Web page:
The Herald Bulletin
---- — Students make pleas to change their school grades so that they look better to their parents, prospective colleges or potential employers.
But when the former superintendent of public schools, Tony Bennett, changed grades, it was to impress a Republican campaign donor, state legislators and a doubting public.
Is there a difference? Aren’t both trying to mislead someone by altering the appearance of success? The answer’s as simple as A-B-C and D and F.
While in office, Bennett realigned the state’s education system by assigning “A-F” grades to schools. The grades were based on a school’s performance.
However, when Bennett learned that Christel House Academy — a charter school founded by a top GOP donor, Christel DeHaan — was going to receive less than an “A” rating, he sent an email to his chief of staff. On Sept. 12, 2012, he wrote, “This will be a HUGE problem for us ... They need to understand that anything less than an A for Christel House compromises all of our accountability work.”
DeHaan has donated $2.8 million to Republicans since 1998, including $130,000 to Bennett.
Despite poor 10th grade algebra scores that initially earned Christel House a “C,” the school ultimately received an “A.”
Where a middle school student might feel embarrassed to ask a teacher for a grade change, Bennett saw no shame in fitting the rules to his agenda. Where a high school senior might see a grade alteration as a last-ditch effort to get into a good college, Bennett saw his move as a way to conduct Statehouse business.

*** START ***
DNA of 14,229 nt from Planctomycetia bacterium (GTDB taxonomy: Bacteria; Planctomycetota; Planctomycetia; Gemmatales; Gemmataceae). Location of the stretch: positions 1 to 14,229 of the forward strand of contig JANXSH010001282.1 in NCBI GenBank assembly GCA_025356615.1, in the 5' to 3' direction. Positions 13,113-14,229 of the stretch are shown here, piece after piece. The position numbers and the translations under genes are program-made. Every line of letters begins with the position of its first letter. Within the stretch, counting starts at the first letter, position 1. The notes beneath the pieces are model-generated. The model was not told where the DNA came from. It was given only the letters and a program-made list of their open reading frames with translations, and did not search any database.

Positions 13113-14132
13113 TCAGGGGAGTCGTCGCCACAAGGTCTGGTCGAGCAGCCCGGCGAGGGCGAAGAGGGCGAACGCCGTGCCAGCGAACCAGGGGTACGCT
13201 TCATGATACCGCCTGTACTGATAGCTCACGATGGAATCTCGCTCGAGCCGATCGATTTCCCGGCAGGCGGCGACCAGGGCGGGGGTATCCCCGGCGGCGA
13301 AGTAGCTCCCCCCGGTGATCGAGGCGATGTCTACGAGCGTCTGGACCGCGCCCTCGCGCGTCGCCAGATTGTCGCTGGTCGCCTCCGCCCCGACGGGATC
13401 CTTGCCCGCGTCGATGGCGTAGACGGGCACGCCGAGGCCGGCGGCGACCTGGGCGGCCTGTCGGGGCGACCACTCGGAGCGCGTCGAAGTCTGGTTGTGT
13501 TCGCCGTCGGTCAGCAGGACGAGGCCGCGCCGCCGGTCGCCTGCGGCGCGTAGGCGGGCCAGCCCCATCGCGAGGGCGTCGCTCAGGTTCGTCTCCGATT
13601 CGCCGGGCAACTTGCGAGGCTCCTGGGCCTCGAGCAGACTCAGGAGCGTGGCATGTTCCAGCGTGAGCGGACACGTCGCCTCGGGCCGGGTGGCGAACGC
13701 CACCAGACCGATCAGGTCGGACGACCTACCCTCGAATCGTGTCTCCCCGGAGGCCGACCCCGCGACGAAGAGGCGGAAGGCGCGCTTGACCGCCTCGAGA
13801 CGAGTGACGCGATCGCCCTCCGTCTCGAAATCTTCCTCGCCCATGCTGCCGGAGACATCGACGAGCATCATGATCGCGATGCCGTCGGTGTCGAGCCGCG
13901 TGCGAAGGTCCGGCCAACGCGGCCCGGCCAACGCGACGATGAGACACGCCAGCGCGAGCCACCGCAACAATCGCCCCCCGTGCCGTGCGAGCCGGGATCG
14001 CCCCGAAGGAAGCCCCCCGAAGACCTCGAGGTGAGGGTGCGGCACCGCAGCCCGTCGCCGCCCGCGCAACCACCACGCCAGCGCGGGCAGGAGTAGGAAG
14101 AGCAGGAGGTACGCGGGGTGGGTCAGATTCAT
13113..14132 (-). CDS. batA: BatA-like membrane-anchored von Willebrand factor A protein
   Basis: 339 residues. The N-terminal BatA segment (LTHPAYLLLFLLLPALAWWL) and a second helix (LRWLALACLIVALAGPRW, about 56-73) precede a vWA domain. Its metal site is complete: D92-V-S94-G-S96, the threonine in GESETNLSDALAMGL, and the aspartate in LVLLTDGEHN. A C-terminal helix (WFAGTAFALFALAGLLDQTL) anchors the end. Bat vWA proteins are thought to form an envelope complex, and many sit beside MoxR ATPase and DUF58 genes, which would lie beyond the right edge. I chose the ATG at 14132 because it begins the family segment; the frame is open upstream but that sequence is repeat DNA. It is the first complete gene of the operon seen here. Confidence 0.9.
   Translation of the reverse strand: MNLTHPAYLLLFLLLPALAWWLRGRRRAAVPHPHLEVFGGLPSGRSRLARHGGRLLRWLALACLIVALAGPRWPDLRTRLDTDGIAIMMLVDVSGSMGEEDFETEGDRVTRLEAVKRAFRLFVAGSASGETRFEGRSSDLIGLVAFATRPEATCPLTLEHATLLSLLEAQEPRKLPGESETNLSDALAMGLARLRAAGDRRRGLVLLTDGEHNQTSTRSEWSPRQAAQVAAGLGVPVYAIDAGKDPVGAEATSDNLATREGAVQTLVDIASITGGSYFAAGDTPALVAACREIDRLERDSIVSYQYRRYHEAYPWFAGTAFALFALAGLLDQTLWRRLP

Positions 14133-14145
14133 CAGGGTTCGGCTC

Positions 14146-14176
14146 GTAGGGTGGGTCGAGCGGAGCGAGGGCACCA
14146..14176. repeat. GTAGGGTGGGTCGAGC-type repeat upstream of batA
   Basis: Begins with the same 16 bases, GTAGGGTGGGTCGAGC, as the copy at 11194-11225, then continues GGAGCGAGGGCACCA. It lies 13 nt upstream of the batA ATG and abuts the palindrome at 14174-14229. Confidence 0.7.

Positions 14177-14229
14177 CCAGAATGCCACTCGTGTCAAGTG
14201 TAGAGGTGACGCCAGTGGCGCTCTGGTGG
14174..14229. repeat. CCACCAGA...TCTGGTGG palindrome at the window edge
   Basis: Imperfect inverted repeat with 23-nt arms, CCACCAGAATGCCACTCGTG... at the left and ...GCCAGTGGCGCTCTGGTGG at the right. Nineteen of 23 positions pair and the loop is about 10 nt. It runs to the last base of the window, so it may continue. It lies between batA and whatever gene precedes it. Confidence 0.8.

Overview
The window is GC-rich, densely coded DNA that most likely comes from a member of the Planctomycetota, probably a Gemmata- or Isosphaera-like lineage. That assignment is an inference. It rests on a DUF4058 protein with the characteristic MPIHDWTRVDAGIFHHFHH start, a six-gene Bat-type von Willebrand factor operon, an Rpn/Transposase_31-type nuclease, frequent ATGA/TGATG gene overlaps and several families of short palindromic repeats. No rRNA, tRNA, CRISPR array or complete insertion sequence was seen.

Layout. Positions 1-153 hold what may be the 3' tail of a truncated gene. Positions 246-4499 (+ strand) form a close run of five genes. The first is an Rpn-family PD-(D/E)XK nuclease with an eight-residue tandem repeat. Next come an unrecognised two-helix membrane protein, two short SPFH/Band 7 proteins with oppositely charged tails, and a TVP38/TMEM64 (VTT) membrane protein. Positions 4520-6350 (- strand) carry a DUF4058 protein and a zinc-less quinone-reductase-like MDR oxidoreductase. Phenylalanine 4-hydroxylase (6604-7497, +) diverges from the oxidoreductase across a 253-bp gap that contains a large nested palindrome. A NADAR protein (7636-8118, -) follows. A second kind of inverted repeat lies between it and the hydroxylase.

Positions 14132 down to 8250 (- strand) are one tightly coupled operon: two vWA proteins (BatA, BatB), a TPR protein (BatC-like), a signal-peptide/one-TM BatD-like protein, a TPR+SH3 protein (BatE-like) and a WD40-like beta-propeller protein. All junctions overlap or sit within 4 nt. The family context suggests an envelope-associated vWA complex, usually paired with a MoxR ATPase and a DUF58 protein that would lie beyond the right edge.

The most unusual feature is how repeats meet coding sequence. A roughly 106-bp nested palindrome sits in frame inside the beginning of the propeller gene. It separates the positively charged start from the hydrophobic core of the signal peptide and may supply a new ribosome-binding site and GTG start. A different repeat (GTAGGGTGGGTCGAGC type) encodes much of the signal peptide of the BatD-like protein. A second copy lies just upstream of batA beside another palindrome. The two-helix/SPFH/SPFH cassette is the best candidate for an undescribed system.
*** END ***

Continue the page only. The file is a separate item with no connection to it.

Jump to November 2012, when Bennett lost to Democrat Glenda Ritz; he received 47 percent of the vote, she earned 53 percent in an upset.
Sometimes voters believe that casting a ballot is like giving a grade to a candidate. Once the votes are counted, the candidate gets a passing or failing grade. Rarely are the results altered. A majority of voters gave Bennett a failing grade — and they didn’t even know of his Christel House connection. Instead, Hoosier voters questioned Bennett’s direction, philosophy and motives.
After The Associated Press reported on Bennett’s email, Ritz pledged a review of the grading system for schools. The AP account also led to Bennett quitting his post as head of Florida schools. With the same bravado that brought him down in Indiana, he said he would welcome any investigation to the grade-altering scheme, which could involve 12 schools and was meant to help charter schools.
Let’s not dwell too long on this sad instance. Voters, acknowledging they want nothing to do with Bennett, need to see fair and honest accountability standards for schools. The A-F old school rules may have seemed simple in the past but the system was apparently ripe for favoritism. Everything that Bennett implemented is now tainted because he tampered with grades.
Unlike a grade school student, Bennett didn’t plead with his teacher to change a grade; he felt entitled to make the system work in his favor. He didn’t present a case to his teacher that he would do better on future homework assignments; he demanded the change. And, as we all tell our children, cheating will come back to haunt you.
In Summary Whatever you think of Tony Bennett's policies as Indiana's superintendent of public instruction, the revelation that he tampered with school performance grades to help his supporters casts a dark shadow over his tenure.